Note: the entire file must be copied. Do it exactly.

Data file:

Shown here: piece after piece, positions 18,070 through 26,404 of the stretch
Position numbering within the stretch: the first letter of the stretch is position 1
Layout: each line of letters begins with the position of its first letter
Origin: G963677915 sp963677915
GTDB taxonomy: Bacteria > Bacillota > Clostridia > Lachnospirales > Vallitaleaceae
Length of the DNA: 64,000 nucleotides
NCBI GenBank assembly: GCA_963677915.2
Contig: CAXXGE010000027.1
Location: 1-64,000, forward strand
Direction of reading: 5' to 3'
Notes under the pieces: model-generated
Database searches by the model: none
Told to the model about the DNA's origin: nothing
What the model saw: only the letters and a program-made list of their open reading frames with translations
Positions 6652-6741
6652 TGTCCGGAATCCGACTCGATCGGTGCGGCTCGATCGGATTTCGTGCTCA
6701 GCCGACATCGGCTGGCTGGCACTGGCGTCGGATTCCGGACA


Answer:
Shown here: piece after piece, positions 18,070 through 26,404 of the stretch
Position numbering within the stretch: the first letter of the stretch is position 1
Layout: each line of letters begins with the position of its first letter
Origin: G963677915 sp963677915
GTDB taxonomy: Bacteria > Bacillota > Clostridia > Lachnospirales > Vallitaleaceae
Length of the DNA: 64,000 nucleotides
NCBI GenBank assembly: GCA_963677915.2
Contig: CAXXGE010000027.1
Location: 1-64,000, forward strand
Direction of reading: 5' to 3'
Notes under the pieces: model-generated
Database searches by the model: none
Told to the model about the DNA's origin: nothing
What the model saw: only the letters and a program-made list of their open reading frames with translations
Positions 6652-6741
6652 TGTCCGGAATCCGACTCGATCGGTGCGGCTCGATCGGATTTCGTGCTCA
6701 GCCGACATCGGCTGGCTGGCACTGGCGTCGGATTCCGGACA